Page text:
Photography may seem to involve highly complex and technical details but you can not deny that some of the best photographs that have won international awards are those that are spontaneously 'clicked in the moment' bringing out the essence of the subject and let the pictures speak for themselves .
Of course, it helps to have the latest equipment and accessories in hand, but all that you require is that moment before each shot when your thought flow is in sync with the image you are capturing.
There are no doubt many guides and animated tutorials that can take you through the entire process; in general there are a few useful tips to keep in mind that can make an ordinary photograph a better one. Here, it should be understand that these tips are suitable mostly for beginners and non-technical camera people who like to take pictures to keep a travelogue or record images of vacations, family occasions and trips etc.
The basic premise of shooting photographs is to:
• Preserve pleasant memories of travels and vacations,
• Compile albums of family, friends, collections and pets,
• Get that adrenaline rushing through on seeing a well-taken photograph, and
• Just enjoy the feel of the camera in hand.
1. The first and foremost tip is to 'be as close to the subject as possible': often we see a photograph of a sunset which is the original intended subject, but because the distance was too much or the distance of the camera was too far, other objects appear in the frame that were not intended to be there. Finer details are more important as compared to overall views and the subject of the photograph must fill the frame as much as possible.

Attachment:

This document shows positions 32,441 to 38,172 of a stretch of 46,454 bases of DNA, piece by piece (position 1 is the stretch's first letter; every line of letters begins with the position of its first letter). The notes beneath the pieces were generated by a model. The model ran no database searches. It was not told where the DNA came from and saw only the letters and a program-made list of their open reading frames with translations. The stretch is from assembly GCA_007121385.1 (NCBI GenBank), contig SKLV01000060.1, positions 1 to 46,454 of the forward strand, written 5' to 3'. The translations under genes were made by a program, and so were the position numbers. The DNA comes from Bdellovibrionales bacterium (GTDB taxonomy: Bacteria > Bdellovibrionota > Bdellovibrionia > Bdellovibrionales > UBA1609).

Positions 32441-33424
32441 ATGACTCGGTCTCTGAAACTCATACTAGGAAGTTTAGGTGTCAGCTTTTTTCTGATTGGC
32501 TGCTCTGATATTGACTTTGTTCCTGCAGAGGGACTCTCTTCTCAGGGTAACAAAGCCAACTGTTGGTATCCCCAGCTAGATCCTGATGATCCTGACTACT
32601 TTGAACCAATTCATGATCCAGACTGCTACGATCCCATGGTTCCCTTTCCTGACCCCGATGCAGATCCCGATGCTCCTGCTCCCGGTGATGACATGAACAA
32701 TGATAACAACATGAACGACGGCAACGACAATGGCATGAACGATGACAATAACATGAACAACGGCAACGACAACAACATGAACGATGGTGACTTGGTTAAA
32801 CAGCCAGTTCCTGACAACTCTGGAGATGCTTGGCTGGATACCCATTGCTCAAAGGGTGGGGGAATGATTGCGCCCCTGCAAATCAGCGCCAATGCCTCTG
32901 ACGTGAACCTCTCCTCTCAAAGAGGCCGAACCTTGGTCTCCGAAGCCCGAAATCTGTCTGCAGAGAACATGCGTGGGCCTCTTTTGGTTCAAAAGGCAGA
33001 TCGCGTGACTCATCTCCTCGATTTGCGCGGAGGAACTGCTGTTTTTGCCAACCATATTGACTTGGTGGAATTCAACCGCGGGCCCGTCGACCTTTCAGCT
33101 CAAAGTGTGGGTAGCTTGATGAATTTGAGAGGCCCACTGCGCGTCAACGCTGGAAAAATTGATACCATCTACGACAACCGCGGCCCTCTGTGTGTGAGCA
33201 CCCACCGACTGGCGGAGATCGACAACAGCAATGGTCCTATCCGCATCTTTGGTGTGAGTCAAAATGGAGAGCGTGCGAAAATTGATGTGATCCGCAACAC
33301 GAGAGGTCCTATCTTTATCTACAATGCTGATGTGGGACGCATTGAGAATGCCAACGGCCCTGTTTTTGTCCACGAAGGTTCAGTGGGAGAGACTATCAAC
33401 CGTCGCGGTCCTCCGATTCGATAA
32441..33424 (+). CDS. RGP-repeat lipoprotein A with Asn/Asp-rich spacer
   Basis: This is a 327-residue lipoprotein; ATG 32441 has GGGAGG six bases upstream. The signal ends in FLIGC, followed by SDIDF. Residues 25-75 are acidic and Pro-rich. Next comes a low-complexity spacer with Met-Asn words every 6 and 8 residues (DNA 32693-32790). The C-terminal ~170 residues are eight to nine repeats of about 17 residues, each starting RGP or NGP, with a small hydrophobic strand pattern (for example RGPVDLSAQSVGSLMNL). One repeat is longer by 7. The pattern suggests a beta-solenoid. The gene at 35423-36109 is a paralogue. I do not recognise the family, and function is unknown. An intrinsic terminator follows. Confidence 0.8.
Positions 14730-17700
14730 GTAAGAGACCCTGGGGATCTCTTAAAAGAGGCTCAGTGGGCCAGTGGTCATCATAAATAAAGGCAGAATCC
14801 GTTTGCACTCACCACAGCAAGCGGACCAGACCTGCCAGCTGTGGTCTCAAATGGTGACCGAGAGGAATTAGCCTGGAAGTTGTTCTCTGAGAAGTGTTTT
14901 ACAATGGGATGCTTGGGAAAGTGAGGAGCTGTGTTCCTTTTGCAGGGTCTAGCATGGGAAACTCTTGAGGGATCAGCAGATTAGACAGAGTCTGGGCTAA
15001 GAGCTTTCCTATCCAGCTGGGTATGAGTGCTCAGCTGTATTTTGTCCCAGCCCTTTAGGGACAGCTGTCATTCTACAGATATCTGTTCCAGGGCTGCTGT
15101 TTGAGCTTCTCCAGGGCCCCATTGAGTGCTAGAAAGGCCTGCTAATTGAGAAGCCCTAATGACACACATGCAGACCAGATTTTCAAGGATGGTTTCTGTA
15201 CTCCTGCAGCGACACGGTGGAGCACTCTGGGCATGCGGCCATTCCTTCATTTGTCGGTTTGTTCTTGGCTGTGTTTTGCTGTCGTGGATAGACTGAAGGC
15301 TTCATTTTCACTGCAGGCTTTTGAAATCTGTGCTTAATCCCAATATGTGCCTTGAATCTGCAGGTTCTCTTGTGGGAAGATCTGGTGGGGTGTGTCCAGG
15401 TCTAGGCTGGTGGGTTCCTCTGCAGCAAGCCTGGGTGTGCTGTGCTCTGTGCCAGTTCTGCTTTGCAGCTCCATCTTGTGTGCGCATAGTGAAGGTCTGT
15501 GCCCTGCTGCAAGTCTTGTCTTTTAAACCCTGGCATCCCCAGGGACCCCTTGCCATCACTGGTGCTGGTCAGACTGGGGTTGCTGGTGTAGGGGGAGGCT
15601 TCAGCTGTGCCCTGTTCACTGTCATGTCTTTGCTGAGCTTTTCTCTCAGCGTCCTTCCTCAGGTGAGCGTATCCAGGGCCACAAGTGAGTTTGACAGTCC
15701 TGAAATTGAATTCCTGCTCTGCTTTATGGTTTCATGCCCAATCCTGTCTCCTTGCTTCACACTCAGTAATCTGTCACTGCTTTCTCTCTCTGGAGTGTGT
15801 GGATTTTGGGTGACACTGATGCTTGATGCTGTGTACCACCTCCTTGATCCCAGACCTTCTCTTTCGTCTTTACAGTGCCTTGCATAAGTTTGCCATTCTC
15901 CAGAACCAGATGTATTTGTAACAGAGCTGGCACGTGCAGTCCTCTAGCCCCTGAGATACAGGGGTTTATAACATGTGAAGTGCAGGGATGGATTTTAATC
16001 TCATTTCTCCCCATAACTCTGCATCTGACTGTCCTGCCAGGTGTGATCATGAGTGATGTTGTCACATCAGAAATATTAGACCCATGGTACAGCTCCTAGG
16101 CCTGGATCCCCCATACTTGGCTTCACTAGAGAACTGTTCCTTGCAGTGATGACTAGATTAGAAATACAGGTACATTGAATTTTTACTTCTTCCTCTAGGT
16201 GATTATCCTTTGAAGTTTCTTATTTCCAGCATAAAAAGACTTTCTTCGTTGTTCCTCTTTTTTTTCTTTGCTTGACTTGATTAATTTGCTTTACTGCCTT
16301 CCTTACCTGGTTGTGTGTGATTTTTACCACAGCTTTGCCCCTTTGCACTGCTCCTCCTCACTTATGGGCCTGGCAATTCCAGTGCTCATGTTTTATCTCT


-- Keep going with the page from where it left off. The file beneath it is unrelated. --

2. Speed and 'quick to the draw': “Shoot first ask questions later” is an of repeated motto. That applies very well to photography live subjects. Children, pets, wildlife and many others can get fidgety and dart around or not be interested in posing for that “perfect shot”. Sometimes candid shots like a laughing, pouting, somersaulting child or a leaping pet make beautiful memories and the best tip for someone choosing to shoot photographs in situations like these is always being ready and prepared to click at a moment's notice.
3. Get the composition right: Nothing is more balanced than a picture in which all the elements are in place. Composition involves following the eye along the lines and contours of the subject and background, keeping a level horizon and taking out the extra elements that can skew the balance and symmetry.
4. Being selective: it may not always be possible to get the best shot in terms of symmetry and focus; in which case, the best option is to use the main subject as the pivot in the picture and blur out anything from the frame that does not need to be there.
5. Focus and depth-of-field: some basic knowledge about different aperties helps to get good results. For example, pictures of people, children and pets stand out clearly against a blurred background using smaller depth-of-field whereas landscapes and outdoors turn out better when greater depth-of-field puts everything from the closest tree to the farthest one in the frame focused clearly.
6. Shutter Speed: Shutter speeds help take photographs of moving subjects by helping slow down time or catch split-second motions.
7. Be aware of the light conditions – direct or blazing light go well if bold colors and subject are in sync, indirect or subdued light provide soft and warm glows, side lights give silhouettes and provide dramatic maintenance.
8. The weather plays an important role: deep blue skies puffed with white fluffy clouds are always a delight as the colors turn out perfectly, so do rainy days in a black and white detail.
9. Keeping camera settings simple: If you are shooting mostly outdoors, tweak settings and keep them as simple as possible. Here's where semi-automatic programs that allow aperture control and shooting.
10. Be bold and experimental: photography guides can only teach you so many things. Being imaginative, creative and playing around often brings more joy than just shooting perfect pictures.